In 2007, Community Medical Center was designated a Primary
Stroke Center by the Joint Commission and the New Jersey Department
of Health and Senior Services. Only facilities that adhere
to very stringent requirements achieve this designation.
a Primary Stroke Center, patients who present to Community
Emergency Department with signs and symptoms of a stroke are
immediately placed into the hospital’s Rapid Stroke Assessment
program. Under the guidelines of the program, potential stroke
patients are taken to a rapid assessment area within the ED
that was designated specifically for stroke and heart attack
patients. In this area, tests are performed and results are
Patients receive an immediate medical and
nursing assessment, CT scans, blood tests and ECG, an intravenous
line and certain medications. These protocols have been shown
to be extremely beneficial in quickly identifying a stroke,
and even prevent ones that are about to occur.
certain radiologic tests such as a CTA and MRI scan may be
Stroke is the third leading cause of death in the United States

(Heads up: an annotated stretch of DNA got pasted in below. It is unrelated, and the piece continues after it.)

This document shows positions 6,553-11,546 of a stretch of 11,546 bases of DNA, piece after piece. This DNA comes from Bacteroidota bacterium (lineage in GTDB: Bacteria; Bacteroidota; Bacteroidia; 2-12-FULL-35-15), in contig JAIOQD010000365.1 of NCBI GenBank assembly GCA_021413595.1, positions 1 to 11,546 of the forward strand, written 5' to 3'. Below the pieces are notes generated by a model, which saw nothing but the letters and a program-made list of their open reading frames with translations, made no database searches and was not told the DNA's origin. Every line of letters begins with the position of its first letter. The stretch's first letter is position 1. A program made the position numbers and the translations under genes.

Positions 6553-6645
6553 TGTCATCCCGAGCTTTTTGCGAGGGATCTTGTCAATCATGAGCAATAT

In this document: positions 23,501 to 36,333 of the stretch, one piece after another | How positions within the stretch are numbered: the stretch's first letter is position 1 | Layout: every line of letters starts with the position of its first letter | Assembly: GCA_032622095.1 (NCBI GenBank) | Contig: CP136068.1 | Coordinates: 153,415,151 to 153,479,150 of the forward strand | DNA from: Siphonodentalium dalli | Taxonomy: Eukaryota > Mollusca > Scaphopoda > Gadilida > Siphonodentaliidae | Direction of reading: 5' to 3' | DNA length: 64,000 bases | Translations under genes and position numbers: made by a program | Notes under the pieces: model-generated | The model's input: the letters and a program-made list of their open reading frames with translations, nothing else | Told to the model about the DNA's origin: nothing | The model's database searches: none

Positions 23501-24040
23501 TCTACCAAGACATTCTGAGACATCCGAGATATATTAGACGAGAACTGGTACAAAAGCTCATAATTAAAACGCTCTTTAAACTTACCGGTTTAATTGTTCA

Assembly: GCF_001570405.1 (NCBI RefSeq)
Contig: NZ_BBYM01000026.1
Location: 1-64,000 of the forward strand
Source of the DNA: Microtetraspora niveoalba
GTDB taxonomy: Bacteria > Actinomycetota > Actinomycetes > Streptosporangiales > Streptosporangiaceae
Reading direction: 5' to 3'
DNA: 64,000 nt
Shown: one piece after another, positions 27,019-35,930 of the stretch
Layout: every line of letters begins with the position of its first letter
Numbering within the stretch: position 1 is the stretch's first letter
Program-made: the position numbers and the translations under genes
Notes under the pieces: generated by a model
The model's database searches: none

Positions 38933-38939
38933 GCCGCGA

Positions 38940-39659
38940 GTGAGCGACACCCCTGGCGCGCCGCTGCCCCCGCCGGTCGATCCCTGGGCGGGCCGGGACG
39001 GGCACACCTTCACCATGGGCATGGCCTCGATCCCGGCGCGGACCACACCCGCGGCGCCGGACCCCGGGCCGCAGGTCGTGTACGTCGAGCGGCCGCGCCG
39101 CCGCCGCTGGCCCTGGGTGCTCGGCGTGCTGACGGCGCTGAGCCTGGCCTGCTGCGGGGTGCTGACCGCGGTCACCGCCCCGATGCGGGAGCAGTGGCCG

and the leading cause of serious, long-term disability. The
Primary Stroke Center at Community Medical Center reminds
people that knowing the symptoms of stroke and acting quickly
can make the difference between life and death.
may often be minimized and possibly reversed if treatment is
delivered early. Studies have shown that clot-busting drugs
delivered within the first three hours may be effective in
limiting the debilitating effects of stroke. Patients must
recognize warning signs and call 911 immediately.
who suspect someone is having a stroke, remember the word “FAST.”
F = Facial weakness; ask the
person to smile to test for facial weakness.
A = Arm weakness, ask the
person to hold their arms straight out if front
of them to see if one drifts.
S = Speech disturbance; ask
the person to say a simple sentence (the cow
jumped over the moon) to see if they are able
to understand and repeat it.
T = Time to call 911.
Strokes do not discriminate, and although some
people are at higher risk than others due to
lifestyle and family history, anyone can have
a stroke. Treatable risk factors include hypertension,
diabetes, high cholesterol and heart problems. People often
wait to see if their symptoms will go away and unwittingly
put them selves in great danger. Symptoms that last for only
a few minutes and then subside may still indicate a transient
ischemic attack (TIA) or “mini stroke.”
Learn the Signs of Stroke
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